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Home / Opinion / Columns /  There is only one way for India to manage the post pandemic debt burden

The Indian economic recovery has gathered strength in recent months. Annual output will likely cross pre-pandemic levels by the end of this fiscal year. However, there are some long shadows over the economic outlook—consumer confidence is still low, corporate investment has not yet recovered, smaller enterprises have been hit hard, inflation is likely to rise in the first half of the next calendar year, global interest rates could rise, and the threat from the new variant of the covid virus needs to be watched carefully. Some of these economic concerns should ease over the coming quarters if the growth momentum is maintained.

One of the more persistent economic burdens that the pandemic leaves behind is the high level of public debt. It is a burden that has to be reduced over a decade rather than a few quarters. The collapse in economic activity during the worst months of the pandemic forced the government to borrow more to run its essential services, provide some support to the poor, and build infrastructure in the absence of robust private-sector investment. Public debt as a proportion of India’s gross domestic product (GDP) shot up by 15 percentage points in a year, to levels never seen before. It is expected to decline only gradually, from the current 89.8% to 85.7% at the end of 2025-26, according to estimates of the 15th Finance Commission. That will still be 25 percentage points higher than what the committee to review the Fiscal Responsibility and Budget Management Act had recommended in 2017.

India's debt sustainability outlook 
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India's debt sustainability outlook 

Most countries have seen their public debt shoot up because of a decline in revenues as well as an increase in spending after the pandemic struck, so India is not an exception. Yet, it is important to remember that the combined debt of the Union government and states is a massive 26 percentage points higher than the average of emerging-market and middle-income countries, which was 64.3%. It is also 20 percentage points higher than its Asian peers. Much of this gap is not just because of what happened in the first two years of the pandemic, but also because India entered the crisis with weaker public finances than most comparable economies.

How do countries bring down their public debt as a proportion of their economy? Economists look at three main drivers of change—nominal economic growth, the interest rate that the government pays on its debt, and the primary balance in the government budget. A useful thumb rule is that the burden of public debt will automatically get lighter when the rate of nominal economic growth is much higher than the rate of interest that the government pays on its debt; the need for a sharp reduction in its primary deficit is relatively small. On the other hand, the government will have to aggressively bring down its primary deficit, or even aim for a primary surplus, in case nominal economic growth is weak and/or there is a jump in interest rates. Another way to say the same thing is that the need to go for fiscal austerity is lower when the economy is growing rapidly and the government is paying low rates of interest on its public debt.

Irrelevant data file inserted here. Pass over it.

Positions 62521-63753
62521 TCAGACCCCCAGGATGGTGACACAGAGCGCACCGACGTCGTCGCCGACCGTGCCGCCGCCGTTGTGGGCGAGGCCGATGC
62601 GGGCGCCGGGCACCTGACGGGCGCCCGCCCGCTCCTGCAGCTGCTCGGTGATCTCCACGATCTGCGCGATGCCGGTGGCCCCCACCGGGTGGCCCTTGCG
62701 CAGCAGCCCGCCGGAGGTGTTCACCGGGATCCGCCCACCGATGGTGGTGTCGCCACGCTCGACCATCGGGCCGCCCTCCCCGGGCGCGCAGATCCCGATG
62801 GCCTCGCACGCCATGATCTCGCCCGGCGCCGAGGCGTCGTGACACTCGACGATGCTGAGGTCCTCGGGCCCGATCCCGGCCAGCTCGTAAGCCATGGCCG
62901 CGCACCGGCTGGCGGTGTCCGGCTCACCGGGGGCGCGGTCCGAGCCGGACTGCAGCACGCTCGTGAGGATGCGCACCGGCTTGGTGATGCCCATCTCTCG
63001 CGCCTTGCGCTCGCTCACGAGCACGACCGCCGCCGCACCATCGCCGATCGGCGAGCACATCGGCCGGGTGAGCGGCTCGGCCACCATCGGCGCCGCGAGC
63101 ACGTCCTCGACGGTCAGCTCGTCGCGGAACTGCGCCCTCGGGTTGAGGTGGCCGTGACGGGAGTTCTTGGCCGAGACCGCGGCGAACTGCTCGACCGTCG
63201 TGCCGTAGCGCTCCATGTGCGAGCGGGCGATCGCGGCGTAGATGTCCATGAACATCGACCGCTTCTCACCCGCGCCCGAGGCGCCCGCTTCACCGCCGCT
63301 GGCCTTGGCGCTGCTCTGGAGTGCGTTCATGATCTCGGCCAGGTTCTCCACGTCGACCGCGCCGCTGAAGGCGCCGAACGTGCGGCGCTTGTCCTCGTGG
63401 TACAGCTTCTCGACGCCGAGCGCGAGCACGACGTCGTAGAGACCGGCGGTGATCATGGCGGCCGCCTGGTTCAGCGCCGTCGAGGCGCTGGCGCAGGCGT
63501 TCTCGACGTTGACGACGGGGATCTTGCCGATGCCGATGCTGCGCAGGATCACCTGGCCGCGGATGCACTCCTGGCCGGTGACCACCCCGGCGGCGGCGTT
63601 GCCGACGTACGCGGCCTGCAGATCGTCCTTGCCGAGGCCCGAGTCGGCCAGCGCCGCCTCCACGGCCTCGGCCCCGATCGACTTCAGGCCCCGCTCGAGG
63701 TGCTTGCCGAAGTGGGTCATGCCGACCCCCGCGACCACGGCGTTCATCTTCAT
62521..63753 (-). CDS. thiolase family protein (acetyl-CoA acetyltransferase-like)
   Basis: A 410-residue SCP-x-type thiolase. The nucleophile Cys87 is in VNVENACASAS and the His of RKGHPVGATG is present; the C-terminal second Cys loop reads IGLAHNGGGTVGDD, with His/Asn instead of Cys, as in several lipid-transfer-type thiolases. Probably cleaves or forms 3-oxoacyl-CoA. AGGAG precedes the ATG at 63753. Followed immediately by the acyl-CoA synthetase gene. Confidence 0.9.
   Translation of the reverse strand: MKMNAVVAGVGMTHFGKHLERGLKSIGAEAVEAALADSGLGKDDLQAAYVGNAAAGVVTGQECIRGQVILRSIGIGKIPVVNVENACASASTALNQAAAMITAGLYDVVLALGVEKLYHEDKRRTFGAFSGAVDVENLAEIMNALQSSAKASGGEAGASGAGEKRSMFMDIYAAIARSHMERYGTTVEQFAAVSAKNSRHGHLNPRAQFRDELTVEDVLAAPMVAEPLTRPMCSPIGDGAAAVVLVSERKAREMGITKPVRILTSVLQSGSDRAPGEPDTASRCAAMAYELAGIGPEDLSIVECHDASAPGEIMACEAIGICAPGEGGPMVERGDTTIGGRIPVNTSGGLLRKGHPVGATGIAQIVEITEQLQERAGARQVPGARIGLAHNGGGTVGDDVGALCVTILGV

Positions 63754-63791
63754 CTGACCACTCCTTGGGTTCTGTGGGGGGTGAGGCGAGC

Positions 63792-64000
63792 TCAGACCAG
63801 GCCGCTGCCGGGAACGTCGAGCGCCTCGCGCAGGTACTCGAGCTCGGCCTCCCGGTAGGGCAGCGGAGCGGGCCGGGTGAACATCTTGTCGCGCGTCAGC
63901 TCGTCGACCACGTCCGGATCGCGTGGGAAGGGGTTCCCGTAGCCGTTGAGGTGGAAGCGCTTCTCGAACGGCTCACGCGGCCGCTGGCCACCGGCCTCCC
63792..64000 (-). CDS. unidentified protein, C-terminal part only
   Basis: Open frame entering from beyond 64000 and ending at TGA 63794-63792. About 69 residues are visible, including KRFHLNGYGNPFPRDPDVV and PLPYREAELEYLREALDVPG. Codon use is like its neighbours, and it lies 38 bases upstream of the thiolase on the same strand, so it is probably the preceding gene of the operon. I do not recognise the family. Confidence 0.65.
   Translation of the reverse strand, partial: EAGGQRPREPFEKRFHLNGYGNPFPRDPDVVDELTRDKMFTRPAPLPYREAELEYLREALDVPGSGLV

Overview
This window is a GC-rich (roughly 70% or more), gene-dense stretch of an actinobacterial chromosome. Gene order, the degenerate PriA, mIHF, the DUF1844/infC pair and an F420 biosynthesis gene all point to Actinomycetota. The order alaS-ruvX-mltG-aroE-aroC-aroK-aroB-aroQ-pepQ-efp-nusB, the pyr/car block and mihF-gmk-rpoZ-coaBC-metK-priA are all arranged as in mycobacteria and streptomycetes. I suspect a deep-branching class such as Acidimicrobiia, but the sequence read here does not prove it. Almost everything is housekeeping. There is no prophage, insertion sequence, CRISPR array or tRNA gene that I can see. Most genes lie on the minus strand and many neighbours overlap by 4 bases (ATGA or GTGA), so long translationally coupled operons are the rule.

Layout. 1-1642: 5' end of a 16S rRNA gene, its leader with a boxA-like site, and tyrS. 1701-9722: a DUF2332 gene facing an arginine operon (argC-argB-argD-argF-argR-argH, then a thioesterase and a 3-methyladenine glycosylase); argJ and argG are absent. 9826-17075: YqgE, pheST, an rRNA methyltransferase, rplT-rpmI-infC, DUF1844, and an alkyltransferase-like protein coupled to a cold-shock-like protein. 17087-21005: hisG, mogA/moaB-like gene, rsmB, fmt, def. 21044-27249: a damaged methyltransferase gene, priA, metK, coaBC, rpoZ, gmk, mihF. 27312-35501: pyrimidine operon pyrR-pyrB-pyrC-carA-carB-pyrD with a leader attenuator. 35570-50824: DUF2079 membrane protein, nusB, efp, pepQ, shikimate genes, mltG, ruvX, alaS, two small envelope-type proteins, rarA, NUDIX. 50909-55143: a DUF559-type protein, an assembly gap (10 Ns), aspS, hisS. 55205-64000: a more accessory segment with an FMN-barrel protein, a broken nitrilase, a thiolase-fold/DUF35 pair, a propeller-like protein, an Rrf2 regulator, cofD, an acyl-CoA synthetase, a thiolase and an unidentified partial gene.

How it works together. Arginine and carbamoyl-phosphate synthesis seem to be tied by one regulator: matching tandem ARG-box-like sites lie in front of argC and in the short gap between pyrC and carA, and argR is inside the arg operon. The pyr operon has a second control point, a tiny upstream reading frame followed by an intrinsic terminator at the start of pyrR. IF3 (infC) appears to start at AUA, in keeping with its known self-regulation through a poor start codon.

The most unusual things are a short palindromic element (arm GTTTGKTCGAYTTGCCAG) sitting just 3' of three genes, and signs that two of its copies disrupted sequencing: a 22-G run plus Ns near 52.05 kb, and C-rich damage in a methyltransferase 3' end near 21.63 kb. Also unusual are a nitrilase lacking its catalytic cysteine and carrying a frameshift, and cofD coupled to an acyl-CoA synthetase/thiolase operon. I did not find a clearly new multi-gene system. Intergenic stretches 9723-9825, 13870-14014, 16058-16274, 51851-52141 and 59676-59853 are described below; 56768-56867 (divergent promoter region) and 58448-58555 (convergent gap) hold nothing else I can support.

The charts here show the India story since the turn of the century in terms of the rate of interest on government borrowings (r), the rate of nominal economic growth (g) , and the difference between the two (r-g).

India managed to bring down its ratio of public debt to GDP by 18 percentage points between 2002-03 to 2010-2011 because of its splendid growth acceleration; the Union government reported a primary surplus in only two of those nine years. The gap between interest rates and nominal GDP growth narrowed after that, as nominal economic growth came down sharply because of a combination of slower real growth as well as lower inflation. The public debt dynamics in the first decade of the century were very different from those in the second decade.

What about the third decade? Most estimates suggest that the burden of public debt—and hence the interest costs of the government—will continue to be high by historical standards till at least the middle of this decade. However, there is no reason to be worried about the sustainability of Indian public debt as long as economic growth is on track. The International Monetary Fund says that the debt-stabilizing primary deficit for India is 2.9% of GDP, which is lower than the current elevated level because of the pandemic but in line with the average level over the medium term.

This has important implications for Indian macroeconomic policy. As the monetary policy of the Reserve Bank of India pivots back towards inflation control, and thus gives less importance to supporting the fiscal operations of the government, interest rates will begin to inch up. The primary deficit will only gradually come down to sustainable levels in the next three years. A lot will then depend on the Indian growth trajectory in terms of bringing down the ratio of public debt to GDP, without imposing premature austerity or hindering inflation control via fiscal dominance over monetary policy.

Every Union budget has a central theme. There is now good reason for finance minister Nirmala Sitharaman to make economic growth the focal point of the new budget she is scheduled to announce early next year.

Niranjan Rajadhyaksha is a member of the academic board of the Meghnad Desai Academy of Economics

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